Monday, May 18, 2020

"Watching my iPad turn against me was remarkably unsettling"

Barton Gellman describes becoming a target for the worlds' espionage services after interacting with Edward Snowden:

He resisted questioning about his private life, but he allowed that he missed small things from home. Milkshakes, for one. Why not make your own? Snowden refused to confirm or deny possession of a blender. Like all appliances, blenders have an electrical signature when switched on.

...

I moved the audio files from the memory card of my voice recorder to an encrypted archive on my laptop, along with the notes I had typed. I locked the archive in such a way that I could not reopen it without a private electronic key that I’d left hidden back in New York. I uploaded the encrypted archive to an anonymous server, then another, then a third. Downloading it from the servers would require another private key, also stored in New York. I wiped the encrypted files from my laptop and cut the voice recorder’s unencrypted memory card into pieces.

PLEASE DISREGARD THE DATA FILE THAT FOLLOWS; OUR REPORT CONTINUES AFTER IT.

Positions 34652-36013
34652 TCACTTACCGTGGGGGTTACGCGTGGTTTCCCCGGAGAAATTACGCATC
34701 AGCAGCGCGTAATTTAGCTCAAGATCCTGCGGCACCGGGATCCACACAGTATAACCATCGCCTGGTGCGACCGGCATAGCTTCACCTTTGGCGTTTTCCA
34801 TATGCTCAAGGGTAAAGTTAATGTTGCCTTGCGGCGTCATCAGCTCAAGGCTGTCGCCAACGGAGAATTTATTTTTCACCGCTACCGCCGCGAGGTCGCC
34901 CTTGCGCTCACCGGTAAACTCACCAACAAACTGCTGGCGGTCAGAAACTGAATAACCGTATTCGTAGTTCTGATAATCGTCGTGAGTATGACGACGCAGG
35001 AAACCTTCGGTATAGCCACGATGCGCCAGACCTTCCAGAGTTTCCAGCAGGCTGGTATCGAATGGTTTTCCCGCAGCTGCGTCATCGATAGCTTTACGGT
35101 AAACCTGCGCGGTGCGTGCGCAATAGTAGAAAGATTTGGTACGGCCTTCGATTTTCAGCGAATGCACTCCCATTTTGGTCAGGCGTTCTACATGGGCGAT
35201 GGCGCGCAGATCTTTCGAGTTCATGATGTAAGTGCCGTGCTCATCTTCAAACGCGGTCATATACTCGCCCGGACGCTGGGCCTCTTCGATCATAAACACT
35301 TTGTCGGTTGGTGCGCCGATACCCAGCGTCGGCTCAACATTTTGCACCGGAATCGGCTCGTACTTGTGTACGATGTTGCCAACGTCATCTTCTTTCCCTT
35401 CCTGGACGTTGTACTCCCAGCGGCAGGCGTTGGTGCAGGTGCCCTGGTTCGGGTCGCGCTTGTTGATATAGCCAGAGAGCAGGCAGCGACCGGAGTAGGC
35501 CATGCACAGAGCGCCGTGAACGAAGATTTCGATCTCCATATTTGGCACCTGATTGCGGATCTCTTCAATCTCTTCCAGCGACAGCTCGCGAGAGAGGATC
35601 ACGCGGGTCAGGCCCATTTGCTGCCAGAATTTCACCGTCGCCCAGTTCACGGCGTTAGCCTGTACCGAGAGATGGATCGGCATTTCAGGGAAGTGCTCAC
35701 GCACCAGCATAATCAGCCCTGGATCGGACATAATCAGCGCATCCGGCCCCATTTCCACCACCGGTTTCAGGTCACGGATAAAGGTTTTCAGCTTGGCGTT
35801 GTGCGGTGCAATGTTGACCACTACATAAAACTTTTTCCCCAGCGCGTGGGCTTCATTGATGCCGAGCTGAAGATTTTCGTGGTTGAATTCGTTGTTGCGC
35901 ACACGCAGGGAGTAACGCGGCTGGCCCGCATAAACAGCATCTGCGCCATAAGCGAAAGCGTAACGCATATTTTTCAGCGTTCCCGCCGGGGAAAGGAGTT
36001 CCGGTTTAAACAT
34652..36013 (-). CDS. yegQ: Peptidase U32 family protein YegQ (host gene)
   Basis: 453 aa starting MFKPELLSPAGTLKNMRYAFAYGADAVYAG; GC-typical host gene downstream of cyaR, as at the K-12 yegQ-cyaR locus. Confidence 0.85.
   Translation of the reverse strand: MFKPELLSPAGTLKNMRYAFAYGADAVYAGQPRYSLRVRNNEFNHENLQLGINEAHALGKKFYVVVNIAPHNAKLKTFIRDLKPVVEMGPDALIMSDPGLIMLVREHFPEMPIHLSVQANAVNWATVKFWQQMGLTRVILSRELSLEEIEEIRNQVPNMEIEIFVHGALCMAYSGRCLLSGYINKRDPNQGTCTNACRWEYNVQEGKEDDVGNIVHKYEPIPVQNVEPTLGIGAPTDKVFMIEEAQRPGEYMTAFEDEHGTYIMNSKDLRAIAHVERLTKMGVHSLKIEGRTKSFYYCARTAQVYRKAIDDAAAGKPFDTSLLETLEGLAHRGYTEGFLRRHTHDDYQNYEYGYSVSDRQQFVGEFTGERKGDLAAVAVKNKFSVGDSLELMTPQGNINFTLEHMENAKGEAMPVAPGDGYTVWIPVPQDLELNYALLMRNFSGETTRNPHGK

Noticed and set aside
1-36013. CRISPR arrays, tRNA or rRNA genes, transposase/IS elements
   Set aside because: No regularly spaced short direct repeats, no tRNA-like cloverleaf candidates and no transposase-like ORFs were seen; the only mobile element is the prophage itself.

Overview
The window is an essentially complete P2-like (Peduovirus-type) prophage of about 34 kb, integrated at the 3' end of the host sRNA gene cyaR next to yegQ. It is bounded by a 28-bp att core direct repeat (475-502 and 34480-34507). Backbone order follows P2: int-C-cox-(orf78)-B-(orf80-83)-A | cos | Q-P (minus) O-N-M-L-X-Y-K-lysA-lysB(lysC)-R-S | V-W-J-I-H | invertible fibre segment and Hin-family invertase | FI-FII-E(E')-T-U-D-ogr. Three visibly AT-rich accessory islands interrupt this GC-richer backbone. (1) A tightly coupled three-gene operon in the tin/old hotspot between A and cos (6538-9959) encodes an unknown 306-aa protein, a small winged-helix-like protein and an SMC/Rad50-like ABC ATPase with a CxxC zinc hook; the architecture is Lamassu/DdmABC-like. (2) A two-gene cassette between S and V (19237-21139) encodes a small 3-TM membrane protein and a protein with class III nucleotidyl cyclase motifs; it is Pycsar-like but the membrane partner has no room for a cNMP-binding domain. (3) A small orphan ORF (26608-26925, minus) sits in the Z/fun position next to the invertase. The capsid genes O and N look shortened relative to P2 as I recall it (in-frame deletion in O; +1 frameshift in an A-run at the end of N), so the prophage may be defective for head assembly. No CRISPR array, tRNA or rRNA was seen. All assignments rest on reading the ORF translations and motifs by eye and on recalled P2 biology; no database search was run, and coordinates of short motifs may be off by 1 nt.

...

Six months earlier, in June 2013, when the Snowden story was less than two weeks old, I went on Face the Nation to talk about it. Afterward, I wiped off the television makeup, unclipped my lapel microphone, and emerged into a pleasant pre-summer Sunday outside the CBS News studio in the Georgetown neighborhood of Washington, D.C. In the back of a cab I pulled out my iPad. The display powered on, then dissolved into static and guttered out. Huh? A few seconds passed and the screen lit up again. White text began to scroll across an all-black background. The text moved too fast for me to take it all in, but I caught a few fragments.

...

I sent a forensic image of its working memory to a leading expert on the security of the Macintosh operating system. He found unexpected daemons running on my machine, serving functions he could not ascertain.

...

Soltani and I used laptops from which we’d removed the Wi-Fi and Bluetooth hardware, and disconnected the batteries. If a stranger appeared at the door, we merely had to tug on the quick-release power cables to switch off and re-encrypt the machines instantly.